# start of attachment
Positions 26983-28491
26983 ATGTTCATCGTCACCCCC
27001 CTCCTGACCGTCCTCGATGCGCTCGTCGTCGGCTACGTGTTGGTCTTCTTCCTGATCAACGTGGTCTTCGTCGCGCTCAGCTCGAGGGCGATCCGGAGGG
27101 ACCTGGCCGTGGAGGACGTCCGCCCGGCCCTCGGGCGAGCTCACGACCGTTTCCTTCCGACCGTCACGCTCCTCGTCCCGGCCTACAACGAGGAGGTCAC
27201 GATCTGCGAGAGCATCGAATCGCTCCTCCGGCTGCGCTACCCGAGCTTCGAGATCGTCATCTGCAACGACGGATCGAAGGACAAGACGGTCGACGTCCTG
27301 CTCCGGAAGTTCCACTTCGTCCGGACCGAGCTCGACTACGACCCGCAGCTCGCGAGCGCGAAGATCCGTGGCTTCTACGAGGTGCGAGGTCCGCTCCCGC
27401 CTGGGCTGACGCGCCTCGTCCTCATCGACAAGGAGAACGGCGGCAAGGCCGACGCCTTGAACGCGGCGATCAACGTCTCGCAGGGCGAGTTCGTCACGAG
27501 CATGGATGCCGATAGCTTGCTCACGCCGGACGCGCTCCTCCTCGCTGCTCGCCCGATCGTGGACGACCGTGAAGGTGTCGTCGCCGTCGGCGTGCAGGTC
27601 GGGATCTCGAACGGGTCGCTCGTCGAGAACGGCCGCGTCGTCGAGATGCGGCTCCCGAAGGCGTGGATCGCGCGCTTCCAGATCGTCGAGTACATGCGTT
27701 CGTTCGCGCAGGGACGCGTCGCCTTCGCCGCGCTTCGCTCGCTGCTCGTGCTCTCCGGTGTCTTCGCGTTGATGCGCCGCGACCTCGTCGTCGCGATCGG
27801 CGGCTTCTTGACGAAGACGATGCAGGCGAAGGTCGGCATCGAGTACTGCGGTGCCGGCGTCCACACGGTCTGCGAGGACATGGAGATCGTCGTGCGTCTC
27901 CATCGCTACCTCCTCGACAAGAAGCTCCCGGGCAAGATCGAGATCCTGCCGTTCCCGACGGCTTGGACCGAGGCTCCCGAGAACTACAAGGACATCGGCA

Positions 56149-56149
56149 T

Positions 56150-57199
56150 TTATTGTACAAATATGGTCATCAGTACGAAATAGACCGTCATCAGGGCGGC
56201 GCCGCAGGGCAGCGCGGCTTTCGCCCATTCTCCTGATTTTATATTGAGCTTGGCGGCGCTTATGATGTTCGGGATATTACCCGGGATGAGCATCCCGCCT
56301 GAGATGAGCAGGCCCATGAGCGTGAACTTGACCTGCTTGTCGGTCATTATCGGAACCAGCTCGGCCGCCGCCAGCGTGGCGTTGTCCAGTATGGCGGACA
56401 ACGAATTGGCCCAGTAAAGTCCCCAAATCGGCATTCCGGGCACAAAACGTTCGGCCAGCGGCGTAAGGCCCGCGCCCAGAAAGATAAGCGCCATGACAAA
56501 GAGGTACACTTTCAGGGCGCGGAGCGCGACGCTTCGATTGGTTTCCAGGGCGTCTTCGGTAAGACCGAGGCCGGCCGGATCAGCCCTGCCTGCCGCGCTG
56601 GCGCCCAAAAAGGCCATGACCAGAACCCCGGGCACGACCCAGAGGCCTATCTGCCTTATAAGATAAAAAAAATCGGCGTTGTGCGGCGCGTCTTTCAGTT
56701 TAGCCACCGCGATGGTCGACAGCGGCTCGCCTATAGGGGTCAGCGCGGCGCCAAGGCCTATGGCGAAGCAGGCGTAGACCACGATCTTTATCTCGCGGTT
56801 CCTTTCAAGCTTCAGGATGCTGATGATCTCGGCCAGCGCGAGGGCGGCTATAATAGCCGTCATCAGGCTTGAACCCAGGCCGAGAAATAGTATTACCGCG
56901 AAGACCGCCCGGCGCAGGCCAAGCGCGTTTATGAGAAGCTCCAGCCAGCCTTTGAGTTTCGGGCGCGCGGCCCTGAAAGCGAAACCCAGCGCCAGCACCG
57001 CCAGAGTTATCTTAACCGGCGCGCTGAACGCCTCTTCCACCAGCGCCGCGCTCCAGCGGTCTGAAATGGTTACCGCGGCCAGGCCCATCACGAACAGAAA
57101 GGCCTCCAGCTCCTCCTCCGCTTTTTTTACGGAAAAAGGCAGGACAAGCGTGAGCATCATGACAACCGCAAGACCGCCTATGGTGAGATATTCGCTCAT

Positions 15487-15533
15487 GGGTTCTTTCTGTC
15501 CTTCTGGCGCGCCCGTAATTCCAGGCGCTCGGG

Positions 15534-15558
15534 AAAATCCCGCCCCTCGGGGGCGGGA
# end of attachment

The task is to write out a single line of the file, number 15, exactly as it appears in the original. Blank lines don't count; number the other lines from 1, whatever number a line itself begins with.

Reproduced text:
Positions 56150-57199